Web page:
Delving into Google Analytics has become a fun little exercise this time of year. As always, I’m a bit baffled at which articles do well, and yet again, some of the older articles do very well. From this, I can draw two conclusions about readers of Sophie’s World:
- You’re interested in places off the beaten path, especially in Eastern Europe. That’s as it should be – part of this blog’s focus is the world’s curious corners.
- You’re interested in the Arctic.
Let’s get on with it.
Your 13 best of 2013
… just barely surpassed by this article of the only remaining Russian settlement in the Arctic, also in Svalbard.
Back in the northern world – albeit only as far north as at the Arctic Circle this time, you seemed to enjoy my summery road trip in Northern Norway. I was quite taken back myself at the beautiful scenery I encountered every step of the way. It would have been practically impossible to take bad photos.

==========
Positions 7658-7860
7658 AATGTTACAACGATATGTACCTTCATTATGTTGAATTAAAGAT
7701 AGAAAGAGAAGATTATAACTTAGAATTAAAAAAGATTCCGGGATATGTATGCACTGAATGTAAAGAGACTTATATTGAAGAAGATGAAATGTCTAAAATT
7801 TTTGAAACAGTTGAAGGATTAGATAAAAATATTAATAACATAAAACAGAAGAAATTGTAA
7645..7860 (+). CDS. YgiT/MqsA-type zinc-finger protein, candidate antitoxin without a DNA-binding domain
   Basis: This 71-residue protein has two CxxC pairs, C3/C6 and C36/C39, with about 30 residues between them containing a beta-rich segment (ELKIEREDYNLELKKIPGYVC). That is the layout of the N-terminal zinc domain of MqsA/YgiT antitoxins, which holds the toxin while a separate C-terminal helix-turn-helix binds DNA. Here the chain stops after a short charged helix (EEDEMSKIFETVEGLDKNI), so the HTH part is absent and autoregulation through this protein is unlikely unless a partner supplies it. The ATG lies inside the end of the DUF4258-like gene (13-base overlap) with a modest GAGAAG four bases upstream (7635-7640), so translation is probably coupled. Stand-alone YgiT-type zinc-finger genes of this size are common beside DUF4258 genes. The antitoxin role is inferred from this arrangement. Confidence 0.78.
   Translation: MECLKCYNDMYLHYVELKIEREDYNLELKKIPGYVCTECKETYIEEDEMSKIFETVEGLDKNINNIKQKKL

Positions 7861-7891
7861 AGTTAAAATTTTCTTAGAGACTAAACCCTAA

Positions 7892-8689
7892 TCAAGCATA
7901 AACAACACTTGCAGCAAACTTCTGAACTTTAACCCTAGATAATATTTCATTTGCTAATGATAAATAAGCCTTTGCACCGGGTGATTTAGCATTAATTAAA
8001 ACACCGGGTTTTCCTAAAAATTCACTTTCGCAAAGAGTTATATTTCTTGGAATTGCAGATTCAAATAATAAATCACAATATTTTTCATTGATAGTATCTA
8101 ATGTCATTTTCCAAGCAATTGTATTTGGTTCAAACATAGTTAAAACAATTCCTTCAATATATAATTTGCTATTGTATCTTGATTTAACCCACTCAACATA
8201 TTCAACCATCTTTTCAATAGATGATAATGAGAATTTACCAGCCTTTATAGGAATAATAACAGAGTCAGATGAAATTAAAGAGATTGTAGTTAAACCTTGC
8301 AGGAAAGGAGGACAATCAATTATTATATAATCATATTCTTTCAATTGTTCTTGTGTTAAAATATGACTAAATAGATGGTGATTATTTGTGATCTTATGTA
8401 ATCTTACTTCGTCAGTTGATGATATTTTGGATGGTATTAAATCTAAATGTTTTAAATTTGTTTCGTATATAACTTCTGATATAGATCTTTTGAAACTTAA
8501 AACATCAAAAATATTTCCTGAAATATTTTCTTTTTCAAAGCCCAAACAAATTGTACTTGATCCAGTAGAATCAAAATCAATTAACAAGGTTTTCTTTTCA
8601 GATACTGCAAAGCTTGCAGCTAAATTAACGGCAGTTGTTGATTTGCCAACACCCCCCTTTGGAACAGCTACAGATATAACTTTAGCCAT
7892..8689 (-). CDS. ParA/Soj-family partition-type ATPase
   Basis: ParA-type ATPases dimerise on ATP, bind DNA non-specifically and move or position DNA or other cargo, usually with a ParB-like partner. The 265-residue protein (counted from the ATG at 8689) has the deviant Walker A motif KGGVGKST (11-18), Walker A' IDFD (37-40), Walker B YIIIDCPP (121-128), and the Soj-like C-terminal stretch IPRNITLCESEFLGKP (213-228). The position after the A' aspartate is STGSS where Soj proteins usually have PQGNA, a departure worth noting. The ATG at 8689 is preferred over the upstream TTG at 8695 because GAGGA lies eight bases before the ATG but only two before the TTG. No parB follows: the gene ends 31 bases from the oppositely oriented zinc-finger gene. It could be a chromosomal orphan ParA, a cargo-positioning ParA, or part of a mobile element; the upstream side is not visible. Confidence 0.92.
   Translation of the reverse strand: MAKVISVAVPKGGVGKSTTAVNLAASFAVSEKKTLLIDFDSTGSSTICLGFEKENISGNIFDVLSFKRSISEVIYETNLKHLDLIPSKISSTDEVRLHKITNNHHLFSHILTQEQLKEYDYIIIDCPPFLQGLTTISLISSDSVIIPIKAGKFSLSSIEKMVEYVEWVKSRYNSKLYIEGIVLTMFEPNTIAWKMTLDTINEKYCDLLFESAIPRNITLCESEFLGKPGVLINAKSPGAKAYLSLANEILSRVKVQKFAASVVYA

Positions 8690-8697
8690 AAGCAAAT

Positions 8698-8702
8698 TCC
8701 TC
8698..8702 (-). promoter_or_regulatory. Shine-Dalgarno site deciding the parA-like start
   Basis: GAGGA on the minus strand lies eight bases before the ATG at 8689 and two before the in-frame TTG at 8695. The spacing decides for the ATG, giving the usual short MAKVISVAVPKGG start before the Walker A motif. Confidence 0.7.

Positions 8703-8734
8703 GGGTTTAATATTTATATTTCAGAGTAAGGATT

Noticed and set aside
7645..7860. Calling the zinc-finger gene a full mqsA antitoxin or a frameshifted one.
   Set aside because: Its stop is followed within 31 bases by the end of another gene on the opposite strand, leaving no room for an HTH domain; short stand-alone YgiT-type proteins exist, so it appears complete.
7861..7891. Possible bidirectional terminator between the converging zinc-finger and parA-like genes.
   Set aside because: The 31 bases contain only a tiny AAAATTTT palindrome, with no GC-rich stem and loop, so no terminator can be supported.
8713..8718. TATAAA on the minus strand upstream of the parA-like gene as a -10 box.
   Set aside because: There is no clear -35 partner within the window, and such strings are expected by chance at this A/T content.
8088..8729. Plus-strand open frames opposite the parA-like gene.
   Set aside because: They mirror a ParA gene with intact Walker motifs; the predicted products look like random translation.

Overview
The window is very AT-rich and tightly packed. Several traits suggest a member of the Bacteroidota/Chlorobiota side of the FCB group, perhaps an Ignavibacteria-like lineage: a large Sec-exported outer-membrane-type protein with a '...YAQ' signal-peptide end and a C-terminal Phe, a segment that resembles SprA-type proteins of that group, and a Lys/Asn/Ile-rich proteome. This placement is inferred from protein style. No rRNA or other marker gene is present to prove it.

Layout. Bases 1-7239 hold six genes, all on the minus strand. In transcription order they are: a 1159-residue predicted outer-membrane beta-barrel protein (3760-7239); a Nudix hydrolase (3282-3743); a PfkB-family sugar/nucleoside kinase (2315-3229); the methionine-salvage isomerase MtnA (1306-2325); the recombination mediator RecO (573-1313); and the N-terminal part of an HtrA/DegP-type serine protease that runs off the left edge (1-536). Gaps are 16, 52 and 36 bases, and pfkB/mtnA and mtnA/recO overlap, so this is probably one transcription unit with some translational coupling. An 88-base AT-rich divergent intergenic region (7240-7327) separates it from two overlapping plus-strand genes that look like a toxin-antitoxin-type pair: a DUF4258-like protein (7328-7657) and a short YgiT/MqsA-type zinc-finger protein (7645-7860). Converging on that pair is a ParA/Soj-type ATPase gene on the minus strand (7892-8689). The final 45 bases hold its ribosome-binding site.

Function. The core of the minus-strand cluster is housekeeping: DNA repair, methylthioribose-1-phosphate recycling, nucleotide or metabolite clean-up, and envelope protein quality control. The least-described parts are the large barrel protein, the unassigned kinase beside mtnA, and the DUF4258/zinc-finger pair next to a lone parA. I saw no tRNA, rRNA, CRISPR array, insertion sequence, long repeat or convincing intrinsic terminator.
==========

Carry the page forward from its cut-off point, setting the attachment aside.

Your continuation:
Back to the quirkier corners of Eastern Europe, another article that remains popular is about what to do if you – for some peculiar reason – have only 24 hours in the capital of Ukraine. I want to see more of Kiev and surrounds, and I wouldn’t be at all surprised if a Ukrainian opportunity showed up in 2014.
Another Svalbard article that also did well in 2012, is this one on Pyramiden, the Russian Arctic mining town that was suddenly abandoned in 1998, leaving so much behind it feels as if the inhabitants just stepped out for a minute.
Oddly, the equivalent post to this one – with readers’ favourite posts in 2012 – clocks in at number 6. Maybe it’s a question of numbers…
Remaining in the land of the long white cloud, readers continue to be fascinated by this toilet in Kawakawa on the North Island. Not so odd, perhaps – I was fascinated, too. So unexpected. So cool.
The second most popular post in 2013 was from the Arctic. No surprise there. In fact, as readers seem to be so interested in Norway and the Arctic, what’s surprising is that we don’t write about it more.
Finally, out of the blue, this year’s headline act is this little temple along the banks of the Nile.